The new article describes in detail the main concepts used in the context of medical device recalls and enhancements in terms of determination of their legal nature and actions to be taken by the parties involved. 

The Food and Drug Administration (FDA or the Agency) has published a guidance document dedicated to distinguishing medical device recalls from medical device enhancements. In particular, the guidance describes the approach to be applied when determining the legal nature of changes made to a medical device placed on the market based on their nature – whether such changes are to be implemented to address specific safety-related concerns or just to improve the overall safety or performance of the device. The said determination will impact the approach to be applied by the parties involved, including the registration holder and regulating authority. 

It is also important to mention that FDA guidance documents are non-binding in their legal nature, nor are intended to introduce new rules or impose new obligations, but rather to provide additional clarifications regarding the applicable regulatory requirements, as well as recommendations to be considered to ensure compliance thereto. Moreover, the authority also states that an alternative approach could be applied, provided such an approach is in line with the current legislation and has been agreed with the authority in advance. 


Definitions: Overview 

First of all, the authority provides definitions of the most important terms and concepts used in the context of the guidance to assist with the interpretation of the respective regulations. The terms explained in the guidance include, inter alia, the following ones: 

  • Recall – a firm’s removal or correction of a marketed product that the Food and Drug Administration considers being in violation of the laws it administers and against which the agency would initiate legal action, e.g., seizure. The recall does not include a market withdrawal or a stock recovery. The authority also mentions that routine servicing of medical devices supplied to customers or enhancements are falling outside the scope of recalls. The key point here is a violation – the device subject to recall should be removed from the market due to its non-compliance to ensure public health protection and the safety of patients.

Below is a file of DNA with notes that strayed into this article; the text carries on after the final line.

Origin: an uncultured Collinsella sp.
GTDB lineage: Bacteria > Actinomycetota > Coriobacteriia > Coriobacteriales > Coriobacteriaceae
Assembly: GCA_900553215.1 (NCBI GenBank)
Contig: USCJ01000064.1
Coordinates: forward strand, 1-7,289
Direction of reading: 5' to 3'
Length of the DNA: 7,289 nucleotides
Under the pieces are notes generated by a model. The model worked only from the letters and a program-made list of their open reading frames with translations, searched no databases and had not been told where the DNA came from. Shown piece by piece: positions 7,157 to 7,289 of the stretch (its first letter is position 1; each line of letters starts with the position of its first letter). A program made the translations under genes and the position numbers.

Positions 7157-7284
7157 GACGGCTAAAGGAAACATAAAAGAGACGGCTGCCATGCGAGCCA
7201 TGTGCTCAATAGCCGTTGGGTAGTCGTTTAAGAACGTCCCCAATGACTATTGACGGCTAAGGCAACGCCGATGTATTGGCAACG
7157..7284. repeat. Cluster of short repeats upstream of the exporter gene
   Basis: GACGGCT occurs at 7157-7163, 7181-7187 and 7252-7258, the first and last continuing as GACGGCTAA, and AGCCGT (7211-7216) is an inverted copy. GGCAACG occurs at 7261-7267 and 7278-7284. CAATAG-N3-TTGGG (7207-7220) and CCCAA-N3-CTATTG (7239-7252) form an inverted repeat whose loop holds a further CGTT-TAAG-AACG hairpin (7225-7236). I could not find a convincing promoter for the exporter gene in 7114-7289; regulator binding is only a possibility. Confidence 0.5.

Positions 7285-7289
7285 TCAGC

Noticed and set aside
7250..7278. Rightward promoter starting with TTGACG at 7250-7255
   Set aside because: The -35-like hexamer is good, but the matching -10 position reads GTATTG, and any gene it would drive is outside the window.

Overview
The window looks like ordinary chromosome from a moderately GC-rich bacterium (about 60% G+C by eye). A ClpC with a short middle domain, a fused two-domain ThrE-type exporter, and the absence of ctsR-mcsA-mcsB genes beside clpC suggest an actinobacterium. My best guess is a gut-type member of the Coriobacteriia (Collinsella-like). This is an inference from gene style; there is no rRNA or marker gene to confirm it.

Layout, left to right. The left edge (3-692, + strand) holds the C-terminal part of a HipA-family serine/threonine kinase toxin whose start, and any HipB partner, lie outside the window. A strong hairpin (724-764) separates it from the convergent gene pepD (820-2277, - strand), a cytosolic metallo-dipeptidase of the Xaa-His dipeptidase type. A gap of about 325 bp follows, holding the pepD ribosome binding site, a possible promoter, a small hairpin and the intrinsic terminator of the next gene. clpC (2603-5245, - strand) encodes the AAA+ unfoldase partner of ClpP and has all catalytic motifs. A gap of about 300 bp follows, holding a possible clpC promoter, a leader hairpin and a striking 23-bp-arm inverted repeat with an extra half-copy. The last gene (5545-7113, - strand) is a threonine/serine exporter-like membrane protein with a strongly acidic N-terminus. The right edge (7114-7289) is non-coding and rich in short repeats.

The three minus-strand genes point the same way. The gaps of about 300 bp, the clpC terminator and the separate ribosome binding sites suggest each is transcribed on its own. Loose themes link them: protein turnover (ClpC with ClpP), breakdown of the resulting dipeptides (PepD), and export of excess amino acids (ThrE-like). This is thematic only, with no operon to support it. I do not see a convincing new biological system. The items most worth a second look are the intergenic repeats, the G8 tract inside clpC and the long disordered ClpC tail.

• Correction stands for repair, modification, adjustment, relabelling, destruction, or inspection (including patient monitoring) of a device without its physical removal to some other location. 
  • Removal stands for the physical removal of a device to some other location for repair, modification, adjustment, relabelling, destruction, or inspection. 
  • Violation, for the guidance, means a situation when the medical device fails to comply with the applicable regulatory requirements for safety, quality, and effectiveness. 
  • Device enhancement is a term that is not defined in the existing regulations, so the authority provides a new definition to be used when interpreting provisions of the applicable legislation. For the guidance, a device enhancement stands for (1) a change to improve the performance or quality of a device that is (2) not a change to remedy a violation of the FD&C Act or associated regulations enforced by the Agency. As further explained by the FDA, device enhancements include, but are not limited to, changes designed to better meet the needs of the user, changes to make the device easier to manufacture, changes to improve a non-violative device’s safety or performance, and changes to the appearance of the device that do not affect its use.